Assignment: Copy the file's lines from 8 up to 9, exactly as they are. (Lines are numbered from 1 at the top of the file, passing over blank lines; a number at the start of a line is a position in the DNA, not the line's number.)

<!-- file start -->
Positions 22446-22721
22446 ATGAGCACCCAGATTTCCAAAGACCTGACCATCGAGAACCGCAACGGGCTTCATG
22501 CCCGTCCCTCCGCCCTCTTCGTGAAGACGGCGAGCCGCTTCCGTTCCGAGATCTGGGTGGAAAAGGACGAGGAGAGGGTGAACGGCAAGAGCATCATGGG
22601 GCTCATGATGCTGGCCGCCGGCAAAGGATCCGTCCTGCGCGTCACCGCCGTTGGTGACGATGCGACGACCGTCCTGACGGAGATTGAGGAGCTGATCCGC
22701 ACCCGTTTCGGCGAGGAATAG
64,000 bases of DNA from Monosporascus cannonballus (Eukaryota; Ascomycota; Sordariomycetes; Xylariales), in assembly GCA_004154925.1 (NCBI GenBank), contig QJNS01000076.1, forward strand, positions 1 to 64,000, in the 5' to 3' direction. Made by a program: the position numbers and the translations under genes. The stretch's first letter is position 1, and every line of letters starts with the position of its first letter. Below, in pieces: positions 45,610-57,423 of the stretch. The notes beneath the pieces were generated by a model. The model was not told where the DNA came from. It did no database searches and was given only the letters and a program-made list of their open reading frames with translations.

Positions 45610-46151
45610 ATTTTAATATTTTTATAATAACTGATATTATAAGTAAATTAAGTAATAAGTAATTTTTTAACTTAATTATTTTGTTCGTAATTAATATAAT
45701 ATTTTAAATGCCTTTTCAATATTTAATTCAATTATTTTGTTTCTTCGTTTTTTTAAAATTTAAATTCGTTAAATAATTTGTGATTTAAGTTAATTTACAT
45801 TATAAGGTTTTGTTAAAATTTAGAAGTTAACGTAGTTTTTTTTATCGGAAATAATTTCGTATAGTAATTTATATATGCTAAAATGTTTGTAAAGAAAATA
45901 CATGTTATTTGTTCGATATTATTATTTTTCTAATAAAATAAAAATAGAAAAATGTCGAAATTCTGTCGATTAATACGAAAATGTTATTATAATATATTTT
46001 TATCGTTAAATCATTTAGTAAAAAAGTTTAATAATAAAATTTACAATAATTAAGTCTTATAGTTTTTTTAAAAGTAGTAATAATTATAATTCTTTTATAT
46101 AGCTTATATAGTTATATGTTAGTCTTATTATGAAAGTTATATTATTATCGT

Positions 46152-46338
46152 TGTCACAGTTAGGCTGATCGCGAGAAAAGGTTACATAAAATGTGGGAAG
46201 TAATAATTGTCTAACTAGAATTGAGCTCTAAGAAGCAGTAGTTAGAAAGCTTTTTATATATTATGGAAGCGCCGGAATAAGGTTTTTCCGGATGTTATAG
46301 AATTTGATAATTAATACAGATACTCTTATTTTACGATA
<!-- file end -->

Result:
45610 ATTTTAATATTTTTATAATAACTGATATTATAAGTAAATTAAGTAATAAGTAATTTTTTAACTTAATTATTTTGTTCGTAATTAATATAAT
45701 ATTTTAAATGCCTTTTCAATATTTAATTCAATTATTTTGTTTCTTCGTTTTTTTAAAATTTAAATTCGTTAAATAATTTGTGATTTAAGTTAATTTACAT